This should be the guidebook for everything employee related within your company. There are numerous samples and templates available to you to create an employee handbook, but the cautionary words are less is more. The more complex your handbook is, the more rigidly you’ll have to handle all situations and, consequently, the more things you can potentially be sued for. The less you have specifically identified, the more freedom you’ll have to use common sense. Like me, you might have wondered how big corporations, unions, and governments create employees who are incompetent (think of the DMV) and in a lot of cases downright scary (think of the U.S. Postal Service). The simple answer is too many rules. Too many rules takes the power to think away from your employees and makes them dependent on structure. From a management perspective, the more rules you have, the harder it is to fire someone legally.
Once you’ve decided on the source of your template or hired someone to write your handbook, you will also need to find a third party to review it. At its most basic, your HR manual should accurately reflect all of your company policies. But it should also include three additional elements: adherence to current law, enforceability, and, most importantly, common sense. Your employee handbook should start out with a company history so that how you started and what you have been working on are recorded somewhere. This also gives your new employees a little window into what the company has done. Your handbook is also a good place to reinforce your intentional purpose: your mission, vision, and values (those three statements you worked so hard on). If you do so nowhere else in your company, you should have those things recorded here. Of course, by this point, I hope you have them in many more places than just your handbook!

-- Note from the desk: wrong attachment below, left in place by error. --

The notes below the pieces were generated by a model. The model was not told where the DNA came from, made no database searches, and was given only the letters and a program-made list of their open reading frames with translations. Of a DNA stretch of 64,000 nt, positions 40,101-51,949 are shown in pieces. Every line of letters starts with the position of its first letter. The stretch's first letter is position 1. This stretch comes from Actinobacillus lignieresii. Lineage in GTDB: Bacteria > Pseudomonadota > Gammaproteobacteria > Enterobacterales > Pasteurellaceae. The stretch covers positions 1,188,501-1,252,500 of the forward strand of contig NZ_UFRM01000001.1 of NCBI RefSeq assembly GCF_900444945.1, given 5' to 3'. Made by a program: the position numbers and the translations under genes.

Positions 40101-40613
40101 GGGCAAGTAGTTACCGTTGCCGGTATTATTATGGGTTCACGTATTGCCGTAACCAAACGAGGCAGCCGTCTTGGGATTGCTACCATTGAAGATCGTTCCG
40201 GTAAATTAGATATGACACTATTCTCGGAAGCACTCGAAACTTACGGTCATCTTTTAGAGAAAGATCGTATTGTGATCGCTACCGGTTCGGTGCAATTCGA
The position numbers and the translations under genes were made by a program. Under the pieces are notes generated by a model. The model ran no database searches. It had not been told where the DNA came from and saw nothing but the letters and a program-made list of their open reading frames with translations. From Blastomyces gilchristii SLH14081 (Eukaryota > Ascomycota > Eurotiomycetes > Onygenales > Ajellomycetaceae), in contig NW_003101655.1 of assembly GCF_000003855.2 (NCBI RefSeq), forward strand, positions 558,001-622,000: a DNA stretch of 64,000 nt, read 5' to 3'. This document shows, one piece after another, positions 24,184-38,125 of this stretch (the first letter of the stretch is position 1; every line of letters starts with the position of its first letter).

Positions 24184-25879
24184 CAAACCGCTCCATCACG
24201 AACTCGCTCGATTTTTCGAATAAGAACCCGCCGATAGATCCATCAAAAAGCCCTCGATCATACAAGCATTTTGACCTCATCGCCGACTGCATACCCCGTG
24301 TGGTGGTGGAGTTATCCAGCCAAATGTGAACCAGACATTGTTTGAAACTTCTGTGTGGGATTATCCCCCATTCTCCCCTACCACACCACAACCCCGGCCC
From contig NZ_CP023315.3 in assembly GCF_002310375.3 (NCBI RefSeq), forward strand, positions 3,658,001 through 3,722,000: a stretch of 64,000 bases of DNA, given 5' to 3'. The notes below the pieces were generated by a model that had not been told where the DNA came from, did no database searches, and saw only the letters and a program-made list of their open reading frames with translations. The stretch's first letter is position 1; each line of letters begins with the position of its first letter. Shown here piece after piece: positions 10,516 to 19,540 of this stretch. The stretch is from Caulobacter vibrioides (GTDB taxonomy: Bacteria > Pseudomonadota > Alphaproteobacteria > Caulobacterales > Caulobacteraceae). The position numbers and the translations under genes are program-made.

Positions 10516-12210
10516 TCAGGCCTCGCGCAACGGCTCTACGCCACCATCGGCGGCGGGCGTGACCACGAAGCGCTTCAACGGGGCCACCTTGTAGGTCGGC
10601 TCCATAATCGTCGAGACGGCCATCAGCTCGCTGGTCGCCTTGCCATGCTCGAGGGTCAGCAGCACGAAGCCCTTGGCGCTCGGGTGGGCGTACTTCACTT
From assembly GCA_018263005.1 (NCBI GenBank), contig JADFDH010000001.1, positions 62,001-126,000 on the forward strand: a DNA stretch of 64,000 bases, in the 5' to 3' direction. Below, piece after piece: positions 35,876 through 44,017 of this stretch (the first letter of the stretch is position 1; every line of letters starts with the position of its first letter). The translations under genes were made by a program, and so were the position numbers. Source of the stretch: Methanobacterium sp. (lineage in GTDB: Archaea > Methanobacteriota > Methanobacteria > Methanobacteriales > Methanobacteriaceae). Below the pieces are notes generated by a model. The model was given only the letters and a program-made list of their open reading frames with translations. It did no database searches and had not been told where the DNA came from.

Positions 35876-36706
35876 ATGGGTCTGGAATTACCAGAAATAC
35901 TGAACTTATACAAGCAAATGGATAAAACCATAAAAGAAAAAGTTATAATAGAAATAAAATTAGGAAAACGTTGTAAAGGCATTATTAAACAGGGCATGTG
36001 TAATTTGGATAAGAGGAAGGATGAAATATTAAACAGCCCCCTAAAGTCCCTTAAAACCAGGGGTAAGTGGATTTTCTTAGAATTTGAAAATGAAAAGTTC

A note of caution before you start: as you develop your manual be careful to use the word “behavior” instead of “attitude.” Behavior is concrete and observable, while “attitude” is very subjective and interpretive. In the event that you need to fire someone, you’ll be on much firmer ground pointing to specific behaviors.
Excerpted from my book, “Putting Together the Entrepreneurial Puzzle: The Ten Pieces Every Business Needs to Succeed.” Available here on Amazon.